On occasion, Ben Stiller decides to join forces with a few other comedians and make a buddy comedy. While this was fun during his Dodgeball days, lately the best we've seen from this particular branch of Stiller comedy has been Tower Heist (not saying too much there). The Watch is essentially like any other of Stiller's subpar group ventures, only now a few aliens are thrown into the mix. It's kind of a mess, but if you love Costco, you'll be pretty okay with it all.
The Watch centers around Evan, a loyal suburbanite whose greatest pride is his status as senior manager at the local Costco. When Costco's security guard is found dead after his night shift, Evan takes it upon himself to form a neighborhood watch in order to find the murderer and return Glenview to the safe, harmonious little community he loves. Along the way he picks up Bob (Vince Vaughn), a dad who is attempting to properly parent his teenage daughter, Franklin (Jonah Hill), a high school drop out with a vigilante complex and Jamarcus (Richard Ayoade), a man who acts exactly like Richard Ayoade.
Naturally, shenanigans ensue, all of which are rather trivial -- until, as the trailer suggests, the gang figures out that the security guard was actually murdered by an alien and not someone who hangs out in warehouse stores waiting to murder the night staff. While the whole introduction of the alien thing would, in a logical film, alter the course of the story, somehow the film manages to push the whole alien invasion thing into a small, controlled subplot. Because naturally, the film everyone really came to see was one where Vaughn insults his daughter's boyfriend for Magnum Trojan condoms (a marketing scheme that, while still eye-rollingly obvious, pales in comparison to the film's Costco worship) and where Ayoade talks about sexual encounters with sexy Asian housewives, or something equally as unnecessary. When the aliens do show up, it's in two totally unbalanced doses -- we either see only glimpses of the creatures, or we see dozens of CGI aliens all at once, almost to the effect of a video game sequence -- and by that point the audience has been filled with so much filler that the filler has essentially become the movie.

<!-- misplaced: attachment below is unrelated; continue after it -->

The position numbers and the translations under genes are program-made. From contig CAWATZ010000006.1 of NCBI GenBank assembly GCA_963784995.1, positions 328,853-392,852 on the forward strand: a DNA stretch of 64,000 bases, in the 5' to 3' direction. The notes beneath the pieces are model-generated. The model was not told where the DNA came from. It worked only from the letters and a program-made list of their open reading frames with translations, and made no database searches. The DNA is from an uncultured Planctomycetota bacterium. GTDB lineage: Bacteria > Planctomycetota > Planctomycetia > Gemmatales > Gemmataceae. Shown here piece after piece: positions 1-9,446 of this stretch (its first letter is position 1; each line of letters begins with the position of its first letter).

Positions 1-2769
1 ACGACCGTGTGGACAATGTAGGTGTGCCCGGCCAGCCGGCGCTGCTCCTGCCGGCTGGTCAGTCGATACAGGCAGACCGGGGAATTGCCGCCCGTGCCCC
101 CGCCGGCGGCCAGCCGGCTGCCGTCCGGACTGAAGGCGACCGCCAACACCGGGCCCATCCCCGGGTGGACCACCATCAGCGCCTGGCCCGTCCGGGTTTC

That's not to say that The Watch has nothing going for it -- it's just that all of its potential is immediately squashed by lazy writing, and probably a studio agenda. The film begins with a quick overview of Glenview, Evan's own personal suburban paradise, where, Evan stresses, "Diversity is important." Evan goes into his "friendships" with a variety of ethnic groups, like the Korean widow who sprays him with a garden hose during his daily jogs with the Glenview Running Club (Evan's the President, of course) and even talks about his desire to finally become friends with a black person. It's all a perfect exaggerated portrait of the white-washed suburbs, which would have made it so easy to bring in the "search for aliens among us" thread. With the focus on Evan's supposed love of diversity, it really seemed like that was where the plot was going, but the entire joke is completely dropped. Instead, Evan is painted as a control freak whose obsessive love of his neighborhood has way more to do with his personal issues at home.
While no one was particularly atrocious or unlikeable in the film, the film focused so much on developing individuals that it seemed to forget about the whole overarching "alien thing" entirely. The Watch spends a ridiculous amount of time analyzing Evan's character flaws, when really it should be using those minutes to crack out a joke or two. As pleasantly surprised as I was to see Vaughn playing a character who didn't exhibit his traditional sarcastic humor, the amount of time the film devoted to the subplot surrounding Bob's daughter and her far-too-typical-to-be-entertaining teenage antics was totally out of proportion to its significance -- when the subplot finally did tie into the main storyline, it was hard to remember why we were even supposed to care. While Ayoade's Jamarcus was the only character that seemed to recognize what movie he was supposed to be in, he also got the least amount of screen time, as the film was busy filling up the Ayoade-less minutes with heart-to-heart's between Bob and Evan. Top the rest of the time off with Rosemarie Dewitt as Evan's long-suffering wife and you've got yourself one hell of an overstuffed movie.
When those pesky aliens finally do get their own screen time, the fairly tame film pulls out all the stops --buckets of blood are spewed (both the regular kind and the alien's Nickelodeon-esque green type), people are attacked, and various body parts are flung about. Even if you're into that sort of thing, it feels grossly inconsistent to the rest of the movie. The film never quite decides what kind of a movie you'll be watching -- the crude buddy comedy or the family friendly (ish) invasion parody -- and in the end, it doesn't work as either.
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